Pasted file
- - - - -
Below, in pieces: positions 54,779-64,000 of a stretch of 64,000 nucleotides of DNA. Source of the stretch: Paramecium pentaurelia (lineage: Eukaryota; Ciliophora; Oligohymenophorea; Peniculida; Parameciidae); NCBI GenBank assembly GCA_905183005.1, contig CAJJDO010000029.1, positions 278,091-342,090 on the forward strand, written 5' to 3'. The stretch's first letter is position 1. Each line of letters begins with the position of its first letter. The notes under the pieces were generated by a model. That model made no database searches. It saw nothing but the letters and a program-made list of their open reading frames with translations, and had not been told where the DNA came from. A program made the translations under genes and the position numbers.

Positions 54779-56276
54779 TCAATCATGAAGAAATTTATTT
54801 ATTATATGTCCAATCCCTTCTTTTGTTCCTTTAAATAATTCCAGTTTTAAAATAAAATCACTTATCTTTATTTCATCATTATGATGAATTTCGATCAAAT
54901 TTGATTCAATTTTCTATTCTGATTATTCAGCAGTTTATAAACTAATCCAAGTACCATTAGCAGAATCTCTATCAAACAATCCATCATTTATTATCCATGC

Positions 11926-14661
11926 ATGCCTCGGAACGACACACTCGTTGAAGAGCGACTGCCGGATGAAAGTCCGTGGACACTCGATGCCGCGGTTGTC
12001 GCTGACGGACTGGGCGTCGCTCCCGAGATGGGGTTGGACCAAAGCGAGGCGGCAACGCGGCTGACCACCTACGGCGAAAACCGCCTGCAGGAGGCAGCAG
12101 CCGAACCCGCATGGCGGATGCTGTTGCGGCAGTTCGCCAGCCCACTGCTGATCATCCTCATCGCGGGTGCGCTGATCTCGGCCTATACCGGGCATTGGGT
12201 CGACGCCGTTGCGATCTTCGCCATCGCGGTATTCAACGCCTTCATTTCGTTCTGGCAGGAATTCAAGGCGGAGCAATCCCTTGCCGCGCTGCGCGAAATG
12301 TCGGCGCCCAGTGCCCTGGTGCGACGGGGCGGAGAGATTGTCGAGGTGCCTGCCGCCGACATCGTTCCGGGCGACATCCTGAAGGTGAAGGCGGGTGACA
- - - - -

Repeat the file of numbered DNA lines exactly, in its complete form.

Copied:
Below, in pieces: positions 54,779-64,000 of a stretch of 64,000 nucleotides of DNA. Source of the stretch: Paramecium pentaurelia (lineage: Eukaryota; Ciliophora; Oligohymenophorea; Peniculida; Parameciidae); NCBI GenBank assembly GCA_905183005.1, contig CAJJDO010000029.1, positions 278,091-342,090 on the forward strand, written 5' to 3'. The stretch's first letter is position 1. Each line of letters begins with the position of its first letter. The notes under the pieces were generated by a model. That model made no database searches. It saw nothing but the letters and a program-made list of their open reading frames with translations, and had not been told where the DNA came from. A program made the translations under genes and the position numbers.

Positions 54779-56276
54779 TCAATCATGAAGAAATTTATTT
54801 ATTATATGTCCAATCCCTTCTTTTGTTCCTTTAAATAATTCCAGTTTTAAAATAAAATCACTTATCTTTATTTCATCATTATGATGAATTTCGATCAAAT
54901 TTGATTCAATTTTCTATTCTGATTATTCAGCAGTTTATAAACTAATCCAAGTACCATTAGCAGAATCTCTATCAAACAATCCATCATTTATTATCCATGC

Positions 11926-14661
11926 ATGCCTCGGAACGACACACTCGTTGAAGAGCGACTGCCGGATGAAAGTCCGTGGACACTCGATGCCGCGGTTGTC
12001 GCTGACGGACTGGGCGTCGCTCCCGAGATGGGGTTGGACCAAAGCGAGGCGGCAACGCGGCTGACCACCTACGGCGAAAACCGCCTGCAGGAGGCAGCAG
12101 CCGAACCCGCATGGCGGATGCTGTTGCGGCAGTTCGCCAGCCCACTGCTGATCATCCTCATCGCGGGTGCGCTGATCTCGGCCTATACCGGGCATTGGGT
12201 CGACGCCGTTGCGATCTTCGCCATCGCGGTATTCAACGCCTTCATTTCGTTCTGGCAGGAATTCAAGGCGGAGCAATCCCTTGCCGCGCTGCGCGAAATG
12301 TCGGCGCCCAGTGCCCTGGTGCGACGGGGCGGAGAGATTGTCGAGGTGCCTGCCGCCGACATCGTTCCGGGCGACATCCTGAAGGTGAAGGCGGGTGACA